EDITORIAL: Trudeau's WE defence doesn't help him

Prime Minister appears as a witness via videoconference during a House of Commons finance committee in the Wellington Building on Thursday, July 30, 2020. Sean Kilpatrick / THE CANADIAN PRESS

Prime Minister ’s latest version of his role in his cabinet’s approval of a $500-million sole-sourced contract to the WE Charity is an interesting one.

But it doesn’t help him in his ongoing conflict of interest controversy about how the contract was approved.

According to his testimony at the Commons finance committee Thursday, Trudeau insists he not only didn’t rush the now-cancelled contract to pay student volunteers below minimum wages through cabinet, he slowed it down.

This by sending the issue back for further consideration when it first came to cabinet for approval on May 8.

According to his version of events, Trudeau was like Horatio at the Bridge, heroically slowing down advancing armies of public servants, relentlessly pressing for speedy cabinet approval of the WE contract.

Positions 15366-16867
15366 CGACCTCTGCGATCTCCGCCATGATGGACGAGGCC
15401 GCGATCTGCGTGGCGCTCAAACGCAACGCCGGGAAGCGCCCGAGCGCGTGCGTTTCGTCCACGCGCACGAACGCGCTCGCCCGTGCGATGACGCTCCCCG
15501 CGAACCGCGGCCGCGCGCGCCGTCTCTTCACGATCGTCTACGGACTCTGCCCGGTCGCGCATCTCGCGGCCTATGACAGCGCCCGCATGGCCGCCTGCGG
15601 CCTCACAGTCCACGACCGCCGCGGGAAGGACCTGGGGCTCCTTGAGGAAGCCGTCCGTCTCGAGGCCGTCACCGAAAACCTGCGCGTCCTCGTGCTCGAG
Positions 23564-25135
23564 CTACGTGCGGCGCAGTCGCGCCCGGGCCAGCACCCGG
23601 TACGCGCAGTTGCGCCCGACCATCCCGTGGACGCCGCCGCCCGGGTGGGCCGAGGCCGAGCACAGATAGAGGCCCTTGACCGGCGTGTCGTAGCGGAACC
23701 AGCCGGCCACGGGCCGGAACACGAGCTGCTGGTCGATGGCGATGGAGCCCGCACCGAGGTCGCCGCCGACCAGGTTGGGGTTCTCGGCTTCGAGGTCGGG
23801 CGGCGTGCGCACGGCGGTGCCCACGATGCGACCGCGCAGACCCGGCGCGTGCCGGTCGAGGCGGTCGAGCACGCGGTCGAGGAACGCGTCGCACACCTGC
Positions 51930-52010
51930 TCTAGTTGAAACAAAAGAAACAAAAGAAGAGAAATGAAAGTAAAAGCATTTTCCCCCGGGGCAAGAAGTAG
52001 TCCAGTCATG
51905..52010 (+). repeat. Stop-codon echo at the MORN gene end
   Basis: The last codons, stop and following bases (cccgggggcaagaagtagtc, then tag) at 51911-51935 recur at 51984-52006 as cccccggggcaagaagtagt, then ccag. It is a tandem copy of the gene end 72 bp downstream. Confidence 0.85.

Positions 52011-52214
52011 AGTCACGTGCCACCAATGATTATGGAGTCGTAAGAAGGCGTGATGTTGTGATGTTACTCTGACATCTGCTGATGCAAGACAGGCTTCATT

“I actually slowed it down, pushed back on it, to try and make sure that everything was done exactly right,” Trudeau testified. “Because I knew there would be questions asked because of the links to my family.” 


Trudeau’s acknowledgement that he realized in advance the WE contract would be controversial “because I knew there would be questions asked because of the links to my family” makes even more inexplicable his decision to participate in the May 22 cabinet meeting where the deal was approved.

This after the public service had endorsed it a second time on May 21.

This establishes that Trudeau knew before he did it that his approval of the contract at the May 22 cabinet meeting would put him into a perceived conflict of interest, and we went ahead and did it anyway.

To defend his actions, Trudeau testified in French, as reported by the CBC: “I was not in a position of conflict of interest. I apologized because of the perception (over) ties with my family. I should have recused myself.”

Oops, again!

This gets Trudeau deeper into the weeds given that, after he was convicted the first time of breaking the Conflict of Interest Act in the Aga Khan affair, he publicly promised that, in future, “we will be proactively working with the office of the (ethics) commissioner to ensure that there is no conflict of interest, no appearance of conflict of interest.”

Obviously, that lesson didn’t take for Trudeau.

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